This week, I participated in @darlaantoine
’s 9-Day challenge, #CeremonyOfFood
, and today is Day 8, the actual ceremony! We’ve been learning about how to connect more with our ancestors, what foods our ancestors ate or might have eaten, and preparing for the ceremonial meal. I made my mom’s tuna casserole. My mom is from the Midwest (Iowa), and cooked a lot of Midwestern food when I was a child even though I grew up in Colorado. I don’t imagine it’s what my well ancestors ate, but I decided to go with comfort as we learned about comfort too this week. For dessert, I cut up some fresh melon from the local farmer’s market. This represents my dad’s side of the family. My dad’s parents and grandparents ate a lot of fresh fruit and vegetables, and grew their own! My grandpa’s parents & grandparents were Mennonites (Mennonites are from Switzerland), which is similar to Amish, and they cooked a lot! My great grandparents often volunteered at Mennonite camps cooking for everyone at the camp (maybe that’s partly why I love getting creative in the kitchen so much). ❤️
This is the first casserole I’ve ever made, and I had to make it MY way cause that’s how I am. I made it nondairy with vegan cream & vegan cheese (though it’s obviously not all vegan with the tuna & egg noodles), and it tasted very similar to my mom’s. Making this meal instantly brought me back to my childhood and had me feeling gratitude for my mom. Mom always put food on the table. It’s women, globally, that have tended to feed us. We owe our lives to women. May we always honor women. The world would not go round without us.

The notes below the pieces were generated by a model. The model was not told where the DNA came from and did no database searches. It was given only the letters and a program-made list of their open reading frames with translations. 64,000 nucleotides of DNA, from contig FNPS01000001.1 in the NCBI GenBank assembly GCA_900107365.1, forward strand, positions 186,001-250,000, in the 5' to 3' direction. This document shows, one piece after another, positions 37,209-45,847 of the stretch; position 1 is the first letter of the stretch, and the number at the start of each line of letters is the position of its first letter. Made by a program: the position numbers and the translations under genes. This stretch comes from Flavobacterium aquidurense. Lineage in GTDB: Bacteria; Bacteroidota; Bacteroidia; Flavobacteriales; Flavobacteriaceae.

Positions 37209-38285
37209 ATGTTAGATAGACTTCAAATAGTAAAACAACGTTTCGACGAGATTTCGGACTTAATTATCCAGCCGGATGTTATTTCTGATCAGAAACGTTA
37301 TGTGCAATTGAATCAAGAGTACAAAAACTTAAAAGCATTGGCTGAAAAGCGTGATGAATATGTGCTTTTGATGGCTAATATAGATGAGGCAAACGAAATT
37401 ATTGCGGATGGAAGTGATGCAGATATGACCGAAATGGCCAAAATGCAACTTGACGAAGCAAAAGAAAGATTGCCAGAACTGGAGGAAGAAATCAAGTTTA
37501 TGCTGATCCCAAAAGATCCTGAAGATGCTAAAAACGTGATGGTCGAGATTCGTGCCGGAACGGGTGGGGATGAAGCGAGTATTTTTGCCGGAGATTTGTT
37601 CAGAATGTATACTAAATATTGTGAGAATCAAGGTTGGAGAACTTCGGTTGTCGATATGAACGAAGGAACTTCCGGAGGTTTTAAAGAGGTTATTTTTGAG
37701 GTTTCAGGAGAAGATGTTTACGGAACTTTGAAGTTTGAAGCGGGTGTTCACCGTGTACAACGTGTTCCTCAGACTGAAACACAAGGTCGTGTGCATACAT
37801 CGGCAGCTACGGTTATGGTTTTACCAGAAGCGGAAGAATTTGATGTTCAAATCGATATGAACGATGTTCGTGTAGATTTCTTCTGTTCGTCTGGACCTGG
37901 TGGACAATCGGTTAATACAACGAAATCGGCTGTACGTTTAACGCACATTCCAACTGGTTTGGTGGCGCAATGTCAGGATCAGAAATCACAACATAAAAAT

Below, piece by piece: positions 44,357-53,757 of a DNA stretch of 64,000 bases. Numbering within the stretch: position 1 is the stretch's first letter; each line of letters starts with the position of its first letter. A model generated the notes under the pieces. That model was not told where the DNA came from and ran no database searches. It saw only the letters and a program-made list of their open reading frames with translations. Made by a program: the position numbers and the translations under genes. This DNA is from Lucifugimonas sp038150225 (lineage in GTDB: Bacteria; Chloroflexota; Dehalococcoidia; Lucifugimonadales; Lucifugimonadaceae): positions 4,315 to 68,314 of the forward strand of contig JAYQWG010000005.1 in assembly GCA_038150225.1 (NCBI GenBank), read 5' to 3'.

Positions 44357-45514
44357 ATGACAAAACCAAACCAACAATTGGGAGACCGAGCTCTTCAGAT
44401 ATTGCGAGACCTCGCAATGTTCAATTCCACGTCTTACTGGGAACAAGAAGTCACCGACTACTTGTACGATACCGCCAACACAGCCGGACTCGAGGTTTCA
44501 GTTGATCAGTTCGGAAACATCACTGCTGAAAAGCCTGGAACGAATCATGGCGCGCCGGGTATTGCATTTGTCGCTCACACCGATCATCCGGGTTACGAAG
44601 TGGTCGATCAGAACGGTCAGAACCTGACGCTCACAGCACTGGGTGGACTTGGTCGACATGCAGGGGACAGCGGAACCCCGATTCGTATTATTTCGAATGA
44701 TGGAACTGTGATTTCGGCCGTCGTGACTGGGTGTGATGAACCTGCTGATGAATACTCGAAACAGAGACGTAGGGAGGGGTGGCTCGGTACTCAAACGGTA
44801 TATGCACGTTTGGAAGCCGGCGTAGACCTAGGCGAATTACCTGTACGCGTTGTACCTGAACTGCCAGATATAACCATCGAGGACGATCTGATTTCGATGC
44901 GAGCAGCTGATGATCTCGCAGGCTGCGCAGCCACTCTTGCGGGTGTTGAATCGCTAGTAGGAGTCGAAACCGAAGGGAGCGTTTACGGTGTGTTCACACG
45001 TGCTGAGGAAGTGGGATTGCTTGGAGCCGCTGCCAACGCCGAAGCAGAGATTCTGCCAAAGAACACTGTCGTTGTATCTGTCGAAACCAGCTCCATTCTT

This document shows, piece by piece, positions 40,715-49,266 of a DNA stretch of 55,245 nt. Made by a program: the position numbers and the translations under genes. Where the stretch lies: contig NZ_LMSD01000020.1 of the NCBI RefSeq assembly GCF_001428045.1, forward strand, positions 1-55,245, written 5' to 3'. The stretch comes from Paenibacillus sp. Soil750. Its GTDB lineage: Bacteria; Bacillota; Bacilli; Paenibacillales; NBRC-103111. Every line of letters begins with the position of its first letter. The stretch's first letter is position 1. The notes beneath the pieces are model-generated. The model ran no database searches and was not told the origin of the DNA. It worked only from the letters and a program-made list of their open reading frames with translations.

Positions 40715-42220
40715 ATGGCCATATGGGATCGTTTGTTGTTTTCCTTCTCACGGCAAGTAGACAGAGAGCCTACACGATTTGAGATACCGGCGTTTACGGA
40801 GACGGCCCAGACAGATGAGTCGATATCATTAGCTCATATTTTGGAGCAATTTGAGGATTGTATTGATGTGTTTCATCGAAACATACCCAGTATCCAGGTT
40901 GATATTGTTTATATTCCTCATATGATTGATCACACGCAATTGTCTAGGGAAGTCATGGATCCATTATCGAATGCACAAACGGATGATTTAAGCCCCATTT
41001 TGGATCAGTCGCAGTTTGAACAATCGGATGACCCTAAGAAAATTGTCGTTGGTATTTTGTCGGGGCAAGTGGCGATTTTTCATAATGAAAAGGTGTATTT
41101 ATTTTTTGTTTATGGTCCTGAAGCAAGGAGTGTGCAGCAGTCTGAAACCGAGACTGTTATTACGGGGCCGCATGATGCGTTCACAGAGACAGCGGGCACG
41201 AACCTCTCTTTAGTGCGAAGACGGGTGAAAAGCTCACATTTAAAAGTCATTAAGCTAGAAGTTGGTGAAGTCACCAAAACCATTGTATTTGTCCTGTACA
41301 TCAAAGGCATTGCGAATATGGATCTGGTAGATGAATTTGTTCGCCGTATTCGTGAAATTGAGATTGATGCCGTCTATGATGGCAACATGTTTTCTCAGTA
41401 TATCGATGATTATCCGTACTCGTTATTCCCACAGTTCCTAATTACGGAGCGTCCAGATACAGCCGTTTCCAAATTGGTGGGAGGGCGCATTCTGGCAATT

P. S. I had an incredible ancestral healing last weekend with @darlaantoine
, and I do believe that ancestral healing is an essential part of social change. Treat yourself to a session with Darla & make this a part of your activism. She offers some sliding scale sessions for those who need it. May we all heal ❤️